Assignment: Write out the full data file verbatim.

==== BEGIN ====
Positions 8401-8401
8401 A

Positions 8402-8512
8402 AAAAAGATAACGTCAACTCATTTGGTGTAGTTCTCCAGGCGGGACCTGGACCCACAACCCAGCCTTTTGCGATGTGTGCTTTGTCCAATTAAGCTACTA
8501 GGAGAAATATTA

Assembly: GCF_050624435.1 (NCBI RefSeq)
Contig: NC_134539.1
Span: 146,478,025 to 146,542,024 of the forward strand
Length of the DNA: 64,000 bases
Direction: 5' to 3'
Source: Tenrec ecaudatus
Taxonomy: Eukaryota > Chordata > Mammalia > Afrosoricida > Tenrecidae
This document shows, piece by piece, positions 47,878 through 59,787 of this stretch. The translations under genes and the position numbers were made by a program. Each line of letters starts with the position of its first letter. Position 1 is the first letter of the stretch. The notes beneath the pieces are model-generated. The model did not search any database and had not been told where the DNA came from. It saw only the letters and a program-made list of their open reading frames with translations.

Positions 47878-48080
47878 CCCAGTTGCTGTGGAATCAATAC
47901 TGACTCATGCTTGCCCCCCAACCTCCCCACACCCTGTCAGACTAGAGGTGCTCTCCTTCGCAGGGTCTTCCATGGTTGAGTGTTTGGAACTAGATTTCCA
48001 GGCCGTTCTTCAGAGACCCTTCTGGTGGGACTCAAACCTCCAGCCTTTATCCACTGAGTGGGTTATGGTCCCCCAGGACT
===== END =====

Positions 8401-8401
8401 A

Positions 8402-8512
8402 AAAAAGATAACGTCAACTCATTTGGTGTAGTTCTCCAGGCGGGACCTGGACCCACAACCCAGCCTTTTGCGATGTGTGCTTTGTCCAATTAAGCTACTA
8501 GGAGAAATATTA

Assembly: GCF_050624435.1 (NCBI RefSeq)
Contig: NC_134539.1
Span: 146,478,025 to 146,542,024 of the forward strand
Length of the DNA: 64,000 bases
Direction: 5' to 3'
Source: Tenrec ecaudatus
Taxonomy: Eukaryota > Chordata > Mammalia > Afrosoricida > Tenrecidae
This document shows, piece by piece, positions 47,878 through 59,787 of this stretch. The translations under genes and the position numbers were made by a program. Each line of letters starts with the position of its first letter. Position 1 is the first letter of the stretch. The notes beneath the pieces are model-generated. The model did not search any database and had not been told where the DNA came from. It saw only the letters and a program-made list of their open reading frames with translations.

Positions 47878-48080
47878 CCCAGTTGCTGTGGAATCAATAC
47901 TGACTCATGCTTGCCCCCCAACCTCCCCACACCCTGTCAGACTAGAGGTGCTCTCCTTCGCAGGGTCTTCCATGGTTGAGTGTTTGGAACTAGATTTCCA
48001 GGCCGTTCTTCAGAGACCCTTCTGGTGGGACTCAAACCTCCAGCCTTTATCCACTGAGTGGGTTATGGTCCCCCAGGACT